Getting to Grips with Institutional Culture to Improve TVET in Developing Countries: Lessons from the UK By Stephen Vardigans
By Stephen Vardigans, Consultant with Cambridge Education.
When I started teaching in the UK I felt confident that because I was on top of my subject area I was therefore qualified to teach it. And yes, I did seem to manage quite well. My students appeared to enjoy the experience, grasp the topics and pass the externally-set examinations, but I was never really sure what proportion of their success was related to my efforts.
This was at a time in the UK when provided one was well qualified and had some industry experience it was assumed, at least by many involved in technical and vocational education and training (TVET), that one magically had the competence to teach others. There was no requirement to be teacher trained or to be assessed as being competent. Now, when there is so much emphasis on competent performance, this assumption seems rather anachronistic.
At the time of moving from practicing science and engineering to teaching it, I had a sneaky feeling in the back of my mind that further and higher education ought to pay much more attention to pedagogy. However, I discovered that most heads of department and other colleagues seemed to sneer at the idea of ‘lecturers’ being teacher trained. Whether this was because they themselves were not trained and might feel threatened by new, upstart staff who knew something about the psychology of learning and teaching methods, I never discovered. I also observed that the level of engagement with industry and the wider community depended very much on the enthusiasm of individuals and was not a general part of institutional culture. I recall that many colleagues were somewhat reluctant to offer one-off courses which were not part of the formally-listed provision.
On completing an in-service teacher training course I realised that those heads of department and other colleagues were mistaken. Not only did the training enable me to shift my attention over to the degree of student learning going on in my classes, but it also made me realise that there was a whole area of professionalism, underpinned by the study of psychology and effective teaching and learning methods, which was being ignored.
On looking back I can see that the lack of effective pedagogy and the ambivalent attitude towards establishing strong industry linkages were responsible for diminishing both the relevance and the status of UK TVET institutions in the eyes of industry managers as well as the local communities they were supposed to be serving.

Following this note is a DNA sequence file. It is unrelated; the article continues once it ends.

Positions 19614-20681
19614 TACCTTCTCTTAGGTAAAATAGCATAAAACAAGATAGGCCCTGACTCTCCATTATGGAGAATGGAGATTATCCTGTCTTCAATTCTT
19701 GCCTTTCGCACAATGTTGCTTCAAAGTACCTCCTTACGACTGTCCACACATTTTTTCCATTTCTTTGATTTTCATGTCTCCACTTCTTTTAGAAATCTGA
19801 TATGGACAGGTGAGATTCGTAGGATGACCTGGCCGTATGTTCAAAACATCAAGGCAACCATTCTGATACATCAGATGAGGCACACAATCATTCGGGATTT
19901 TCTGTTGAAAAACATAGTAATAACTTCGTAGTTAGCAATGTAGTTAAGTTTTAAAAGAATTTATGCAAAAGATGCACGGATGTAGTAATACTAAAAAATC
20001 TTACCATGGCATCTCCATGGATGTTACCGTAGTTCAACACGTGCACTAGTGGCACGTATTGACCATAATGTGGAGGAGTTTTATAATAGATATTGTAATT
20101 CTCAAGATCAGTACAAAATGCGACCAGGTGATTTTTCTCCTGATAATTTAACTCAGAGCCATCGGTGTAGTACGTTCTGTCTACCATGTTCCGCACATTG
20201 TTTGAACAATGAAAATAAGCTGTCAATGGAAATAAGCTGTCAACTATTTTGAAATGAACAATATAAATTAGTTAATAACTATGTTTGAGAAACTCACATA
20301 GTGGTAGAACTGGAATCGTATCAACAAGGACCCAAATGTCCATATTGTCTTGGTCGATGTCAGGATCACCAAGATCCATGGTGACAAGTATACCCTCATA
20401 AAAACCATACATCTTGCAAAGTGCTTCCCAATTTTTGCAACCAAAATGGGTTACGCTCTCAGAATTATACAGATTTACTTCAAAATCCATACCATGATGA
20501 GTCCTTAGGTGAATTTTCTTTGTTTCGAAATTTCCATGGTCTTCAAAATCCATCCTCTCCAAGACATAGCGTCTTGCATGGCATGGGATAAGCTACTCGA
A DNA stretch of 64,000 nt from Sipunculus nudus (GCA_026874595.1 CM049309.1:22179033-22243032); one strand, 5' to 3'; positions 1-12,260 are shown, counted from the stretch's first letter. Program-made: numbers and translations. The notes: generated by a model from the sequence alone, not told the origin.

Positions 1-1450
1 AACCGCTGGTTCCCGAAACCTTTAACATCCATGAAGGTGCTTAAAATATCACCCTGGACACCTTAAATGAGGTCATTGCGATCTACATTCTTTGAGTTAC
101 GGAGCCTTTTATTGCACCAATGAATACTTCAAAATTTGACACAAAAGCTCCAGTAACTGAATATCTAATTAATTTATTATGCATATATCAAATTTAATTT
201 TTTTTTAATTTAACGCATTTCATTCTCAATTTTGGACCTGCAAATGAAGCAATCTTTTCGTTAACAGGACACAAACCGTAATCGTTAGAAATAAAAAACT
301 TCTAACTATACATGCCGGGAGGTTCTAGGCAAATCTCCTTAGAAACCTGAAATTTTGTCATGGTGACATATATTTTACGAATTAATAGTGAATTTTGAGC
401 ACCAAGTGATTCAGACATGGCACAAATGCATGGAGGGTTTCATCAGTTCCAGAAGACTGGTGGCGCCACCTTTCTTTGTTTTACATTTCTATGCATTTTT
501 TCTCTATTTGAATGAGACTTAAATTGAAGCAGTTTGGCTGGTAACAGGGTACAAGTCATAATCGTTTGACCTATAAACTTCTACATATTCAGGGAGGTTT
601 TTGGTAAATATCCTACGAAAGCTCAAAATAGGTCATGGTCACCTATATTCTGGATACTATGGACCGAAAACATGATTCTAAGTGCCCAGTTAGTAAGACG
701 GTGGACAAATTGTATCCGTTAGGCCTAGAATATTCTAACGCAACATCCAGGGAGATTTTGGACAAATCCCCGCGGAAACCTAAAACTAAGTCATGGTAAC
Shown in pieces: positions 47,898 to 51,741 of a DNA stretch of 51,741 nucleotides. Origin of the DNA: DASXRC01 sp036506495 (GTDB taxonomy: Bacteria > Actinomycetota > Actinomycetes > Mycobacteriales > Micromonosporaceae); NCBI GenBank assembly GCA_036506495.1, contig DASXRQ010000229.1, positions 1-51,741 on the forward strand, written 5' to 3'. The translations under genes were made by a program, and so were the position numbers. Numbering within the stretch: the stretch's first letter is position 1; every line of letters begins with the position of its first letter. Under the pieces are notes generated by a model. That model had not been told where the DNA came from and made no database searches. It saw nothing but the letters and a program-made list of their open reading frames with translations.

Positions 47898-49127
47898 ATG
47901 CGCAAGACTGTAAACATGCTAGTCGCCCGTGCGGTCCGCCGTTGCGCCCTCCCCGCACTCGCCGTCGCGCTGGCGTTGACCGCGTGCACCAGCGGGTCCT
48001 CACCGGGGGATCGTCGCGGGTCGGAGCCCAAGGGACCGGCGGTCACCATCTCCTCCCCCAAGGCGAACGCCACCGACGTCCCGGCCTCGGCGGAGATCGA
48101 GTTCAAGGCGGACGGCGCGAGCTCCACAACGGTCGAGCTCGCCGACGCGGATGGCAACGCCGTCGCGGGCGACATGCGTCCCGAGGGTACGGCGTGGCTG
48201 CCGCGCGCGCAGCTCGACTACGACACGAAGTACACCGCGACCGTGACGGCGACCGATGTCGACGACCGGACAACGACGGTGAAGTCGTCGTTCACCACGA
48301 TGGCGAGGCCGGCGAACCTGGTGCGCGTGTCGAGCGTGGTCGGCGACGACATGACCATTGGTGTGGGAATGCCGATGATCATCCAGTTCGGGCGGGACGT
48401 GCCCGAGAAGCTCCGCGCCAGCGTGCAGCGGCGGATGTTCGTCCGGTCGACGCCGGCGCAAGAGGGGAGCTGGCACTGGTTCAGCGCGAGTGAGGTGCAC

Now, at least in the UK, I think that the majority of those inclined towards teaching would agree that both subject competence as well as pedagogical competence are pre-requisites for the job. In addition, any TVET institution which does not maintain vibrant links with industry and the wider community would be assessed as failing in its remit.
The transformation of the UK TVET system has taken around 20-30 years and the road has often been tough for institutions to navigate. A full account is beyond the scope of this blog but suffice to say that the use of many sticks and carrots by national and local government appear in the story. Some of the key changes which have taken place include: institutions becoming autonomous, service oriented and generally having strategic combinations of business managers and academics at their helms; teaching staff being both competency-based teacher trained and technically competent; the streamlining of Government funding channels; skills-development policy being directly influenced by high-level industry bodies; local industry being well represented on Boards of Governors; the nation’s Office for Standards in Education, Children’s Services and Skills (Ofsted) now inspects TVET institutions; the development of an enviable body of industry-developed National Occupational Standards around which institutions can build competency-based courses, and many others.
A look at any UK TVET institution website will convey an implied level of openness, vibrancy and ‘connection’ with the real world which a generation ago would rate as unusual. This confirms a level of commitment by institution leaders to establish high levels of pedagogical and technical professionalism as well as the strong links with industry which are both crucial to ensuring and maintaining quality.
But what about developing countries? Having spent the past 20 years working in a wide range of countries in Africa and Asia I can safely say that the message contained in the previous paragraph cannot be taken as read. Across large swathes of the world TVET’s raison d’être of providing relevant and demanded skills for employment is far from being realised and students’ learning experiences in huge numbers of formal TVET institutions are woefully lacklustre. Millions of trainees are being short changed and I believe that lack of vision, commitment and competence on the part of institution leaders, teaching staff and staff of the national and local bodies which oversee them is responsible.